Touchdown in Padang and within minutes we had all our gear, boats and paddles. It must have been a world record. We also finally met our host for the trip, Toto Triwindarto. After so many mails it was great to meet him in the flesh and see his ever smiling face. The fun didn’t stop though and we were greeted like movie stars by Mr. Yul Amri, the head of tourism for the Solok Selatan regency, a photographer, and a young lady and gentlemen dressed in traditional clothing, who presented each of us with a beautiful flower necklace. We had arrived! Those necklaces were a gift from heaven. Not only did they look extraordinary, they also masked the stench gathering on my tired body.

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Touch down in Padang, with all 4 creek boats making the flights too! West_Sumatra_Nov_2009_0016_E1_CR copy Ah, so this is how it feels to be a Hollywood star! Feels good :-)

From here we drove into the city and again I noted how warm it was. It was close to ten at night but the streets were busy with motorbikes. Most of the riders were not wearing helmets - perhaps to get some relief from the oppressing heat. We were taken to a road running next to the ocean, but unfortunately we could not see it, and sat down at a restaurant called Safari. We sat outside and listened to the hum of hundreds of bikes as people jovially enjoyed their Saturday evening. I ordered something which was labeled as Laksa Seafood. Of course I had only a rough idea of what it was, but I braced myself for what would come. The meal arrived as a pasta looking dish, only the noodles were very thin, and almost see through, just like some sinking fly lines these days. Mixed in were prawns, calamari and a few other things, including some tiny chilli’s which were supposed to be very, very hot – I tried them. Luckily I can take a bit of hot food and ate every single one with relish! They were exceptionally hot though and to be honest, I wouldn’t eat them every day. This was washed down with a 750ml Heineken. Supper was delicious.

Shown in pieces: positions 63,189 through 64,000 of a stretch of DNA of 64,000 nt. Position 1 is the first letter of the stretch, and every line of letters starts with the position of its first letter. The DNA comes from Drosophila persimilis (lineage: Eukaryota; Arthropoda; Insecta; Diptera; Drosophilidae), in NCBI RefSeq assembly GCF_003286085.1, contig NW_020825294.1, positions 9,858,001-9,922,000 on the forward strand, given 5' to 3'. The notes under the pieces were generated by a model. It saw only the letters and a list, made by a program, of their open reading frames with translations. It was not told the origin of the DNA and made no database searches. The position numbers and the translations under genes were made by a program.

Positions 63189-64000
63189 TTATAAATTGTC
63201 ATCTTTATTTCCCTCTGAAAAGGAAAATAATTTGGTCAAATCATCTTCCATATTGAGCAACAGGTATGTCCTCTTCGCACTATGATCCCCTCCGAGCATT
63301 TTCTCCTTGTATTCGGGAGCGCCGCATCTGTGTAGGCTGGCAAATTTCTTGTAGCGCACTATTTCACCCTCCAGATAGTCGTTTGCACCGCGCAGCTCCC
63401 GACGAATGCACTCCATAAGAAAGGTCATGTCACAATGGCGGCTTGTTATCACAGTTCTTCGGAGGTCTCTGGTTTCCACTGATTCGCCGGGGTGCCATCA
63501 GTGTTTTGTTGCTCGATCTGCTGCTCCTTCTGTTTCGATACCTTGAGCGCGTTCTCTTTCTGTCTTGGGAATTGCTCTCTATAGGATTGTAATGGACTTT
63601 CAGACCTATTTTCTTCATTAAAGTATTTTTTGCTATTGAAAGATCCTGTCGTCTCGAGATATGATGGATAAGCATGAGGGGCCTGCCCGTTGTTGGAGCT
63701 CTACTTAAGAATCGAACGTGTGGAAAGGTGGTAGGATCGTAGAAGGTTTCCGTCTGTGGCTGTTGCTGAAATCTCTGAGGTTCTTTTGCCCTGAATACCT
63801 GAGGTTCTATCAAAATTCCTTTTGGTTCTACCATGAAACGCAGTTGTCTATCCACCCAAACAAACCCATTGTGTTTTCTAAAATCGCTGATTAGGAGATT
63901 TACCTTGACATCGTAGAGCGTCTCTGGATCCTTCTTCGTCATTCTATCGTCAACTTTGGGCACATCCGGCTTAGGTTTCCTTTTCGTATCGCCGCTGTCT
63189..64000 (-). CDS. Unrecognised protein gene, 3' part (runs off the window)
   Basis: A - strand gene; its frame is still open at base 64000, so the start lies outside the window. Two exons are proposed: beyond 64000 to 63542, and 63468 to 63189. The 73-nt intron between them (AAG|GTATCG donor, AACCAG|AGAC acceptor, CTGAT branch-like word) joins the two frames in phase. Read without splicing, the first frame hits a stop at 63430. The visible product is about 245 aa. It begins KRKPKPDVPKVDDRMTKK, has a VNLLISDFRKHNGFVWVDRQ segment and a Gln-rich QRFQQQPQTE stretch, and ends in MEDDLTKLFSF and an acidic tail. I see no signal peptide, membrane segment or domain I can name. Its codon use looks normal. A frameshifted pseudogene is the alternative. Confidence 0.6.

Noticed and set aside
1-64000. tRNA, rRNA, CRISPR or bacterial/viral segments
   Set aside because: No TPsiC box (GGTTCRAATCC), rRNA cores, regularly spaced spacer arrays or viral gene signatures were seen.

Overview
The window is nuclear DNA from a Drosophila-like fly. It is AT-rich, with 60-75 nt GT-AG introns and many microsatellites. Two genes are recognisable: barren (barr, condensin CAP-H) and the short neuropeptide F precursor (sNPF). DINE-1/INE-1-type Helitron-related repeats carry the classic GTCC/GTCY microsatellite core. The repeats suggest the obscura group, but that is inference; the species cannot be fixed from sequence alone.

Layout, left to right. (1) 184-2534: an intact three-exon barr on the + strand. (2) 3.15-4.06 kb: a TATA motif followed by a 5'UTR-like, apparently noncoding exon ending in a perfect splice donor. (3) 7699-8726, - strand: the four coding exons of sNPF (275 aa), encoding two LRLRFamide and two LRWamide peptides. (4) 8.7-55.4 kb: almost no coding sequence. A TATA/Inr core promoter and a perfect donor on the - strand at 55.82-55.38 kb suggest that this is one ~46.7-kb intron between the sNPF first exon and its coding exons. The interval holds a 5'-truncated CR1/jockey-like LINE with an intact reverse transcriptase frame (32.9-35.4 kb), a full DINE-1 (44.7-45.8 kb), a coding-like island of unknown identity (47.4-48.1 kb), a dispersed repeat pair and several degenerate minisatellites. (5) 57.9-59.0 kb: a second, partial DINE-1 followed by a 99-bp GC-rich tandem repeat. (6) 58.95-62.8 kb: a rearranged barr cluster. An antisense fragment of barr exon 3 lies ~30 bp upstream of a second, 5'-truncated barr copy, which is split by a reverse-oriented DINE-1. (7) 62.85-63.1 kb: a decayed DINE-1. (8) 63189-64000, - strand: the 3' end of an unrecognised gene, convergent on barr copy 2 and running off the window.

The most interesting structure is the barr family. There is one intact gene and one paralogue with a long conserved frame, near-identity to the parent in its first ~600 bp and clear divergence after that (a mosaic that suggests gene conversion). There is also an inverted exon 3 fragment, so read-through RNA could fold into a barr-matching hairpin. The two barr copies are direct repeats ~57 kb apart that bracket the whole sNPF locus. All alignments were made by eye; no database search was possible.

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Earthquake damage in Padang. More photos of this in my final article. West_Sumatra_Nov_2009_0031_E1 copyWe tanked up some fuel and then started the final leg of our journey.

From here we bid farewell to Yul Amri and company, and took off with Toto and our two drivers. The time then was about slightly after midnight and we had a long drive ahead of us we were told. The road leading out of Padang was very steep and hence quite slow. Luckily the temperature decreased as the altitude increased but sleeping was difficult with all the twists and turns. At about 02:30 I started nodding off while Andrew had been sleeping nicely on the back seat already for the past hour or more. My head bobbed, jerked and snapped around as I lapsed into and out of consciousness. Extreme braking, constant hooting and hard cornering made life challenging, but the brain fought hard to get in some shut eye and overcome the body. Let me quickly introduce the hooting strategy employed in Sumatra while I’m on the subject: When you approach a blind corner, you hoot. And these roads make Norway’s roads look straight – a 200m straight section would be considered long. So imagine the hooting for the corners. If someone overtakes you, you hoot. If you approach a car coming from the front, you put your right indicator on, move over to the edge of the road or slightly off, and again, you hoot. If you are doing the overtaking, you hoot, many times. This is surely to get the other drivers attention, in case he didn’t notice you were only driving 1m behind him in the first place! Oh yes, maybe two more occasions. If there are people or animals next to the road, you hoot several times to get their attention. And then the final one, if your mate is at the side of road, you hoot, and perhaps throw a wave. So basically, there was a lot of hooting... A hell of a lot.

We arrived at the hotel at 04:00. It had been a journey from hell. Hugh managed to throw up. Perhaps a combination of the driving and general strain a long journey puts on the body. At 04:10 we got into the room. Our journey had ended, at least for the next 6 hours or so. We had been on the road since leaving my house in Cape Town for 51 hours non-stop. Not fun.

At 12:00 I woke up, went outside, took a few photos and then was chased in by the rain. Andrew was still sleeping so I went back to bed and woke up at 13:15 again. I felt a lot better, I think we all did. We had breakfast, looked at some maps, and then realised we pretty much had no maps. Well, nothing like a standard 1:50 000 type map – I got the feeling things would be interesting. After breakfast, which consisted of rice, some puffy chip type things and a boiled egg, we climbed into some different vehicles and took the drive to the house where we would spend the remainder of our trip.